1. The first Congress added a Bill of Rights to the original Constitution.  The Bill of Rights was added to increase the loyalty of the people.  What fundamental worry did the Bill of Rights address?

 

a.  A national government that was too strong

b.  A central government that was too weak

c.  A national government that could not tax

d.  State governments with not enough power

 

2. The primary goal of the Bill of Rights when it was ratified was to

 

a.  Limit the power of the central government

b.  Increase the power of the central government

c.  Divide power between federal and state governments

d.  Itemize the peoples’ fundamental liberties

 

3. All of the following would be true of the First Amendment’s free speech clause EXCEPT

 

a.  Protects libel and slander

b.  Gets preferential treatment by our courts

c.  Our most sacred right

d.  Also protects symbolic speech

 

4. The First Amendment also protects our religious freedom.  Not only are we free to exercise the religion of our choice but also the government cannot establish any one religion over the other.  The Lemon Test prescribes the rules regarding any apparent cooperation between church and state.  All of the following make up the Lemon Test EXCEPT

 

a.  The government’s action must have a secular purpose

b.  The government’s action must not have the primary effect of advancing or inhibiting religion

c.  The government’s action must not result in an excessive entanglement with religion

d.  The government’s action cannot involve federal funding

 

 5. Which of the following civil liberties have been granted a preferred position by the U.S. Supreme Court?

 

a.  Freedom of speech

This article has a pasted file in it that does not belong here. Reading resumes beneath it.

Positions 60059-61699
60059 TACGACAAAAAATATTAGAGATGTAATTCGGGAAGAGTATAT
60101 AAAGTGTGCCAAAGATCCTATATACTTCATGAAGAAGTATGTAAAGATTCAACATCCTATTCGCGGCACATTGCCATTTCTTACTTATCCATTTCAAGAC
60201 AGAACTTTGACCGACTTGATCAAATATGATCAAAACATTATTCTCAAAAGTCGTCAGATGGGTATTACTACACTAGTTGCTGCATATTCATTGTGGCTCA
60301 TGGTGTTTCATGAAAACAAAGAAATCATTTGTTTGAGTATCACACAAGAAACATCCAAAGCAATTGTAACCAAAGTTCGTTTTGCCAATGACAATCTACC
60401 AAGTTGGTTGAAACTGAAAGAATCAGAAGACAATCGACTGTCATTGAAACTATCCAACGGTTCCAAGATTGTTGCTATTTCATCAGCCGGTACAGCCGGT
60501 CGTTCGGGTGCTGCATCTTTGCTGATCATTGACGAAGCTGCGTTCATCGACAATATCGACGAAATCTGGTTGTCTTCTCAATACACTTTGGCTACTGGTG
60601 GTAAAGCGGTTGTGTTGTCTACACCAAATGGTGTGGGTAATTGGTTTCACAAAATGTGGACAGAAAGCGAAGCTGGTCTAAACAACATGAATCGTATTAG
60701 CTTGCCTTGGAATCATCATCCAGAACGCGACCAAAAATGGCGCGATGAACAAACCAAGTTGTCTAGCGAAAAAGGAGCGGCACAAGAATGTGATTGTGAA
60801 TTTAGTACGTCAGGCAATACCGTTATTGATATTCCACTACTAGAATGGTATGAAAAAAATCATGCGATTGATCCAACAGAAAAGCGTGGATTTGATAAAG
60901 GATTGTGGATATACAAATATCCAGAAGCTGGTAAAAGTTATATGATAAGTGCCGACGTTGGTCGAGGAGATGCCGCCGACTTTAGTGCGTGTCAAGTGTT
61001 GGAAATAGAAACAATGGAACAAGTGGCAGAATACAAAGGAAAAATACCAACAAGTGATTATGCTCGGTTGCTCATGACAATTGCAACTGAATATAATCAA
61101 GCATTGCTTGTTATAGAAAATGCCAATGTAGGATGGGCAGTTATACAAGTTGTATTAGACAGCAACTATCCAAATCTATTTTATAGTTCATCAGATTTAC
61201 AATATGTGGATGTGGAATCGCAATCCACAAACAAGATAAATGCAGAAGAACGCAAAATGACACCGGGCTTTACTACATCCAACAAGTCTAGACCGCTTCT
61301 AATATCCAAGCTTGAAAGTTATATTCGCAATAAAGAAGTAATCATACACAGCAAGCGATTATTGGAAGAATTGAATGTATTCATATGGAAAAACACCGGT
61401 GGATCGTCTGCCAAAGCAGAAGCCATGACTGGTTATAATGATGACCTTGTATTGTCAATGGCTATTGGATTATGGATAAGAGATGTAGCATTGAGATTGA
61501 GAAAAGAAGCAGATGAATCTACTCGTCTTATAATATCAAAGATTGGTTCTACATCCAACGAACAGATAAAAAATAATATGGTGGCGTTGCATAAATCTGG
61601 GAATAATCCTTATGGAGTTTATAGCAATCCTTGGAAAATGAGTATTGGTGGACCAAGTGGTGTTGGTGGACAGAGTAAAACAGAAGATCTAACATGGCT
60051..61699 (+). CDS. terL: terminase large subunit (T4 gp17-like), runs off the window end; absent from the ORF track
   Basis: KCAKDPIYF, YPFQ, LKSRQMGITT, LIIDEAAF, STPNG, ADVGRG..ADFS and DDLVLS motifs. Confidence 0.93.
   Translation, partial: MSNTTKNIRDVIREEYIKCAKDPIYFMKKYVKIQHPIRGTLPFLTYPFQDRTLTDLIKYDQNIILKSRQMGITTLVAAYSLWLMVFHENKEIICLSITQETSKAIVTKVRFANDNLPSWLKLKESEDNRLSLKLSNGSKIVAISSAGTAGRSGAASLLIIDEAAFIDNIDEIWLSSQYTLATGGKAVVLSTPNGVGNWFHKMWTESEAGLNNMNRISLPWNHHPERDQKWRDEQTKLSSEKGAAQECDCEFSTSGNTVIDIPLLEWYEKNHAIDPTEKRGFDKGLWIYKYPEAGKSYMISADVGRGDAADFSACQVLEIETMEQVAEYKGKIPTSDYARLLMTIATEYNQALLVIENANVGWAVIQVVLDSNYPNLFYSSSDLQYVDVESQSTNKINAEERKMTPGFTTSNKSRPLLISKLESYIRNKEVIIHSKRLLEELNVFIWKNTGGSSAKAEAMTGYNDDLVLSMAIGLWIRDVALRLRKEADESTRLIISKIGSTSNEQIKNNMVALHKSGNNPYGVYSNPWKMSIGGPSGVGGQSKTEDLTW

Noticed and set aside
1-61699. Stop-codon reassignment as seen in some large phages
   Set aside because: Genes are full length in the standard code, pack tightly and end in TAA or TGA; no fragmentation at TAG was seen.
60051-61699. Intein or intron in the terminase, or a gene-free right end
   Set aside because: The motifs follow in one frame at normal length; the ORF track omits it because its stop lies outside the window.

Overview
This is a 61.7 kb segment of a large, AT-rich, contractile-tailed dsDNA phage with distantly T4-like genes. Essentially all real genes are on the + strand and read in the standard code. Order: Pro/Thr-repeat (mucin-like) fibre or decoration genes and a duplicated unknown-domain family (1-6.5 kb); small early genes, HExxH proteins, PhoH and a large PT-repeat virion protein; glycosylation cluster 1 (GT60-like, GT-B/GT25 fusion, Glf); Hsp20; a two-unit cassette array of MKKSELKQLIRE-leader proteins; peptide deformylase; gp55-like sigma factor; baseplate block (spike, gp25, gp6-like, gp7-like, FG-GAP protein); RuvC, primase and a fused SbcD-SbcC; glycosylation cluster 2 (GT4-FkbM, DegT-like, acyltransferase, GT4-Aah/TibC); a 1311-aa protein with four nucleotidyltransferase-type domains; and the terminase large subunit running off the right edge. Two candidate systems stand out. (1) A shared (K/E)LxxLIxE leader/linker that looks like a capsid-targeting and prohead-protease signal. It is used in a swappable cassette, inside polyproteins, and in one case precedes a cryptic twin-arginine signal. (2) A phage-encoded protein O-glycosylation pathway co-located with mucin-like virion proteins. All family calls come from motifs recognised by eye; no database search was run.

b.  Freedom of press

c.  Freedom of religion

d.  Freedom of assembly

 

6. Two clauses of the First Amendment deal with our religious liberty.  They are

 

a.  Free exercise and establishment

b.  Free exercise and separation

c.  Separation and establishment

d.  Prohibition and establishment

 

7. Ultimately the U.S. Supreme Court is empowered to interpret what our laws and privileges mean.  A number of landmark court cases have defined the meaning of our rights.  Which of the following landmark court cases extended our fundamental liberties by equating free speech with symbolic speech?

 

a.  New York Times v. U.S. (1971)

b.  Tinker v. Des Moines (1969)

c.  Schenck v. U.S. (1919)

d.  Everson v. Board of Education (1947)

 

8. Though this case permitted the controversial Pentagon Papers to be printed, the Court recognized that our freedom of the press could be limited by national security.

 

a.  New York Times v. U.S. (1971)

b.  Tinker v. Des Moines (1969)

c.  Everson v. Board of Education (1947)

d.  Gibbons v. Ogden (1824)

 

9. Where in the U.S. Constitution would you find – “A well regulated militia, being necessary to the security of a free State, the right of the people to keep and bear Arms, shall not be infringed.”